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Why "BeCSR"?

Before starting the programme, it was important to identify factors that affect social & emotional resilience in both teachers, parents, and students. Relevant literature was collected and analyzed to create the basis for the programme. It can be seen and downloaded below as a handbook for future use. 

Please click on the image below download and study the BeCSR Literature Review, and reflect on the following questions

The key points seen below can be used to promote further discussion and reflection

The BeCSR Literature Review explores specific components of ICAM which relate to social and emotional learning in the digital world, and away from the governed and controlled cyberspace of, for example,  a formal school learning platform or online lesson delivery.

Key Points Page 2

For more information on this topic, visit Page 2 of the BeCSR Literature Review

"...In reviewing the literature relating to children affected by migration, particularly within the context of cyber safety and responsibility, evidence points towards two key areas of focus: individual development of resilience and the agency of the other (adults and peers)..."

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Think about:
  • Which elements does my school community address well, and what evidence do I have to support my assertion?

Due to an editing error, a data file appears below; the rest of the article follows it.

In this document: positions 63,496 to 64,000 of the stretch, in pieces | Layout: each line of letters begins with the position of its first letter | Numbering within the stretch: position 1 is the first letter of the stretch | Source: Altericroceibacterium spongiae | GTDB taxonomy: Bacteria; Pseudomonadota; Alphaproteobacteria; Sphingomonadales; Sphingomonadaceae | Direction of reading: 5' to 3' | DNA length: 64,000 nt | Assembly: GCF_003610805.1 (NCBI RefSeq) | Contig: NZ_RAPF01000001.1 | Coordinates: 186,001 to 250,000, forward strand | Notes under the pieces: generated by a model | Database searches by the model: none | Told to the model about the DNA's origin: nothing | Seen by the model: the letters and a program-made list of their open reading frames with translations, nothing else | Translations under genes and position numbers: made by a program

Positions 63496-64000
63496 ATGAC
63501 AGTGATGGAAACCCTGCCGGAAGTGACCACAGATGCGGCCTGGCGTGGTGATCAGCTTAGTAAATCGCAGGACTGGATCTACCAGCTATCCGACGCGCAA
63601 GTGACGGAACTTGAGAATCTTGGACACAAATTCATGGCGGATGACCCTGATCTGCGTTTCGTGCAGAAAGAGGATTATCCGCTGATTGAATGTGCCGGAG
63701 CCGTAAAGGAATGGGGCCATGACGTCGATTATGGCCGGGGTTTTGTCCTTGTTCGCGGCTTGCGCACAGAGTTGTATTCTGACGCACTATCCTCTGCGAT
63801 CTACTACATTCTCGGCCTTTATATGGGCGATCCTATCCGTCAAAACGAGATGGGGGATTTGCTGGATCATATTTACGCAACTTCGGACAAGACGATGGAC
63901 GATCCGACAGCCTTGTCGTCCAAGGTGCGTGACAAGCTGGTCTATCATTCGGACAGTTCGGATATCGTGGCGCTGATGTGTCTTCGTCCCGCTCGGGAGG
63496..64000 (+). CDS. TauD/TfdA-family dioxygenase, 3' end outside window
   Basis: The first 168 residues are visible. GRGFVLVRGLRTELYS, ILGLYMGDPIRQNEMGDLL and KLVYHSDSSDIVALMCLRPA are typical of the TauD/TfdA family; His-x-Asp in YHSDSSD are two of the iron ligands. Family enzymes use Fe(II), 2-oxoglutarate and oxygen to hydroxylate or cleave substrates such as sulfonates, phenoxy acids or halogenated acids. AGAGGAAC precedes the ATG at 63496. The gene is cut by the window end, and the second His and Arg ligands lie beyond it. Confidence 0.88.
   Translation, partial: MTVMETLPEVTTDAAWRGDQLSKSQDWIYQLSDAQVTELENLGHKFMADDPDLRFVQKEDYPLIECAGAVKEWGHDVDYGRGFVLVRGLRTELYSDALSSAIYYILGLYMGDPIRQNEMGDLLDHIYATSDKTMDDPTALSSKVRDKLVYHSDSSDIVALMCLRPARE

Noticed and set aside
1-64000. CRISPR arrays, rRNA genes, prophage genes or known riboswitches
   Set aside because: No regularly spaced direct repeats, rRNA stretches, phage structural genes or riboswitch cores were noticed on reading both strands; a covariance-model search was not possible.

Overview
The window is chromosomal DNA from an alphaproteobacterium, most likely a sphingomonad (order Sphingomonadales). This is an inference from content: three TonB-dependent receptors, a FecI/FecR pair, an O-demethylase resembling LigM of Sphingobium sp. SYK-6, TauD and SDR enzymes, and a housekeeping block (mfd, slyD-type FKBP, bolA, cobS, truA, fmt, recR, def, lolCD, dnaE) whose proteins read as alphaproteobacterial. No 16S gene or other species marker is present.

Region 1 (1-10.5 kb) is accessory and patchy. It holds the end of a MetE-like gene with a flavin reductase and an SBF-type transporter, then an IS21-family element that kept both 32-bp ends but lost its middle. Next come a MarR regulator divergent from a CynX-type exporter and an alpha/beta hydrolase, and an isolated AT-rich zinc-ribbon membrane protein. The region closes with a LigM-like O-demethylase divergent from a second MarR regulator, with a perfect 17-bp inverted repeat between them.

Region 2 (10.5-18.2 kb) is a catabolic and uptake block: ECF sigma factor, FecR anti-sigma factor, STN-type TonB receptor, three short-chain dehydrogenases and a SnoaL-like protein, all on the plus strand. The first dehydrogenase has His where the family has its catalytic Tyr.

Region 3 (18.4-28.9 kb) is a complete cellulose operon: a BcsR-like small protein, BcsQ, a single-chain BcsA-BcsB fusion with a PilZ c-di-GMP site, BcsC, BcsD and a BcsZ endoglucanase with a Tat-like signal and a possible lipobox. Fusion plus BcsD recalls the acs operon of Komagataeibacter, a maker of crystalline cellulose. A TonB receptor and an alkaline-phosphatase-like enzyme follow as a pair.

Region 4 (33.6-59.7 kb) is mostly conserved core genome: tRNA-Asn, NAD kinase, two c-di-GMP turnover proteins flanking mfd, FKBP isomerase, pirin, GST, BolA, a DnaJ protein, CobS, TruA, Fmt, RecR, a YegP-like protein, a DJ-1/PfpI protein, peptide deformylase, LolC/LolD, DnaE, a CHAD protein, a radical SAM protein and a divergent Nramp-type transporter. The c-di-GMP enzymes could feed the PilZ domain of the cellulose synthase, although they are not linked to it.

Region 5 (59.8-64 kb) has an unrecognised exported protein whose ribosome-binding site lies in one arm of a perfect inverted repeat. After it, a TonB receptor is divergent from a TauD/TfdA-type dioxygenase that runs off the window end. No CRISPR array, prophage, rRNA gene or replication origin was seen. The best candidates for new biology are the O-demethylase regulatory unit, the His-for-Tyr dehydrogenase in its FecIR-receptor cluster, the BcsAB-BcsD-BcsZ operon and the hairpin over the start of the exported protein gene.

• Which areas would be a priority for development?

Key Points Page 4

Strenght's Based Approach 
(asset-based approach) 

For more information on this topic, visit Page 4 of the BeCSR Literature Review

Research in the area of resilience further opened the path for the movement from deficit models of practice to a strengths-based approach. Positive psychologists (Clonan et al., 2004) suggest schools can serve as the vehicle for promoting positive human development, moving away from endeavors to repair weaknesses and towards the development of positive qualities. 

They highlight the need for systematic approaches to forming positive developmental settings, which provide: physical and psychological safety, appropriate structure, supportive relationships, opportunities to belong, positive social norms, support for efficacy and, opportunities for skill-building, and integration of family, school, and community efforts (Eccles & Gootman, 2002).  

Key Points Page 6

Systemic Practice Theory of Change 

For more information on this topic, visit Page 6 of the BeCSR Literature Review

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…where the agency of all those involved and interaction/transaction with ‘the other’ is a central element of the approach

Key Points Page 7

The Power of a Strengths-Based Approach

For more information on this topic, visit Page 7 of the BeCSR Literature Review

Block et al. (2018) in their research amongst 79 adult refugees in Pittsburgh (predominantly Bhutanese and Iraqi), highlight the positiveness of a strengths-based approach in helping refugees make friends, get information, become more independent, and feel better about life in America; in addition, the approach supported individuals in talking about their concerns and feeling a stronger sense of trust within their own community. The eight-week programme, informed by and developed from the Centre for Torture and Trauma Survivors Clubhouse Model trained paraprofessionals and peer educator leaders from within the refugee communities and established specific aims; reduce feelings of isolation; build community networks, and improve feelings of empowerment within the community.